Global problems, including those related to climate and ocean sciences, warrant global solutions, National Oceanic and Atmospheric Administration's (NOAA) chief scientist Craig McLean said here on Monday.
"The citizens of India benefit from the forecast because of the work we (India and the US) do together in the Indian Ocean," McLean said at the second India-US colloquium on Earth Observations and Sciences for Society and Economy while calling for a greater collaboration between Indian and US scientists.
"The measurements, the deployments, the models and the work that we have to discuss here on fishing and eco-system management, these are global challenges that only a global community can master, accommodate and develop solutions," McLean added.
"St. Louis in Missouri, the US, benefits because of the measurements we are making with you in the Indian Ocean," he said while explaining the significance and the reach of the work being carried out jointly by the scientific communities from both the countries.
The colloquium is expected to provide a forum to establish the foundation for the next decade of ocean-climate collaborations between the US National Oceanic and Atmospheric Administration and the Indian Ministry of Earth Sciences.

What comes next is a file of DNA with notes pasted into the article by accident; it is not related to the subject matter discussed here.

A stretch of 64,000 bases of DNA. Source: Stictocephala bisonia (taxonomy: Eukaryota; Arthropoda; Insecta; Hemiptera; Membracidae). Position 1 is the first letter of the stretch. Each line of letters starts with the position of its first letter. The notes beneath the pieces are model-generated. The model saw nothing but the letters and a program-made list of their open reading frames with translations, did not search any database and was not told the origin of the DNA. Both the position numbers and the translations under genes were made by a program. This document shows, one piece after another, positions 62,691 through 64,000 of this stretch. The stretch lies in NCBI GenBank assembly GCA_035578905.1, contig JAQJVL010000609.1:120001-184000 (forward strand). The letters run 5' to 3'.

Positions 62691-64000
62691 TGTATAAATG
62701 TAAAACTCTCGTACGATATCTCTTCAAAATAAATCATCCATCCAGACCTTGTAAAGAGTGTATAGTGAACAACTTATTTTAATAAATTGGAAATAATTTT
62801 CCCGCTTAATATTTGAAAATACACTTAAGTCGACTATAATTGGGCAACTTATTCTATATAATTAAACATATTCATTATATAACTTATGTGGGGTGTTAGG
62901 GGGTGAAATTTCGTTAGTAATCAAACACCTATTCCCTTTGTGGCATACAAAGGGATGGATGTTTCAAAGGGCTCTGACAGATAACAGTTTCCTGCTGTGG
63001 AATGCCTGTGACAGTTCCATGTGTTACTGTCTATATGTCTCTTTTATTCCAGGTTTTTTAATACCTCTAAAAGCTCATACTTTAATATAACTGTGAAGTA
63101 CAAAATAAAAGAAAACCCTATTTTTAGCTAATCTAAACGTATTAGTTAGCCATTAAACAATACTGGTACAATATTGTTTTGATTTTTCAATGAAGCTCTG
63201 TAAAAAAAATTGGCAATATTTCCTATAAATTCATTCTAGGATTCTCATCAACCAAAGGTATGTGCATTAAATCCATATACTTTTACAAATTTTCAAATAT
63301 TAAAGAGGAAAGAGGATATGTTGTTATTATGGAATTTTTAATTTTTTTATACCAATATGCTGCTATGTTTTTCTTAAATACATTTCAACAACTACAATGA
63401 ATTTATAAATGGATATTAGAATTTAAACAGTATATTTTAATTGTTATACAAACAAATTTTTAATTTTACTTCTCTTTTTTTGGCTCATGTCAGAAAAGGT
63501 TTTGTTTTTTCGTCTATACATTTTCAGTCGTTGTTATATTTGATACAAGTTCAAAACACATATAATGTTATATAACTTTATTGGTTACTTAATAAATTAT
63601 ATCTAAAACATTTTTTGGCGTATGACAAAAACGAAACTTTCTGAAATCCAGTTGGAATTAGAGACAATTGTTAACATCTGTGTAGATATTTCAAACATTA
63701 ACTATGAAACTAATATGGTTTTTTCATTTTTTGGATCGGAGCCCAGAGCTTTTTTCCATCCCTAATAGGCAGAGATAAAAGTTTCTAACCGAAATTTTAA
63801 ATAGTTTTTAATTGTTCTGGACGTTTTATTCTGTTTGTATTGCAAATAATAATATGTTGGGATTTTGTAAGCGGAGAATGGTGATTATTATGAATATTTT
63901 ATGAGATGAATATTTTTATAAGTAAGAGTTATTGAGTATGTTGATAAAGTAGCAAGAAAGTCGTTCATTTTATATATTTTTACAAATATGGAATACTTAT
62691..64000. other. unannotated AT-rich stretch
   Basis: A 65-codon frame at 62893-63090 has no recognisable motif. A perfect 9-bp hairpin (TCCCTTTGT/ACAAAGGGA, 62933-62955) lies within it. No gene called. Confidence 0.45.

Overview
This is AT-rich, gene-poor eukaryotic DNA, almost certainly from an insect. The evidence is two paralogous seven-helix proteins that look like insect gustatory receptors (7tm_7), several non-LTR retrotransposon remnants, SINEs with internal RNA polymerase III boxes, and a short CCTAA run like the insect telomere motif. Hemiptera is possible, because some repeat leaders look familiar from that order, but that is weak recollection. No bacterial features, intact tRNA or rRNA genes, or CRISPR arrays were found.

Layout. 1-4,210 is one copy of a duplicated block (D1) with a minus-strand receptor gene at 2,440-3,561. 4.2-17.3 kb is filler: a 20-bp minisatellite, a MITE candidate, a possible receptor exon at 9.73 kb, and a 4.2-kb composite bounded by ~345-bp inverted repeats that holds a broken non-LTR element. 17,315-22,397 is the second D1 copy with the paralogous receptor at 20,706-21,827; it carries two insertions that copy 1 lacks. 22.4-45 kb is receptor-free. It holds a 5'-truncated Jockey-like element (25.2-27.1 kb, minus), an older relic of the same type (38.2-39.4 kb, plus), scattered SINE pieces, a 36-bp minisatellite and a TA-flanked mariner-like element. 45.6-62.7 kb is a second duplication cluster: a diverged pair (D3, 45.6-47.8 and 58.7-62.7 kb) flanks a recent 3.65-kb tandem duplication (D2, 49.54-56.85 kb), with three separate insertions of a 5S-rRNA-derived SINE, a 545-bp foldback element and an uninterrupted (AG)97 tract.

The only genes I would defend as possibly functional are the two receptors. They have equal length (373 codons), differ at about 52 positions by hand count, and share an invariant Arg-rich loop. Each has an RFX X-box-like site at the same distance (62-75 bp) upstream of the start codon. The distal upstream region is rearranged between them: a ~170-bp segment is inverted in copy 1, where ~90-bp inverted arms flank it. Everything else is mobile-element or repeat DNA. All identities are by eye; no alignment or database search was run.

As part of the event, NOAA Ship Ronald H. Brown, the organisation's largest research vessel, will dock in the Mormugao Port in Goa.
The vessel is currently conducting a round-the-world science mission to improve ocean and atmospheric observations used for the US and global weather and climate prediction.
Indian scientists will also join with US scientists on board the NOAA ship to launch new high-tech observation buoys in the Arabian Sea.
These observation buoys will strengthen the Research Moored Array for African-Asian-Australian Monsoon Analysis (RAMA), the world's key tool for predicting monsoon, which drive rainfall affecting agriculture and the economies of a third of the world's population.
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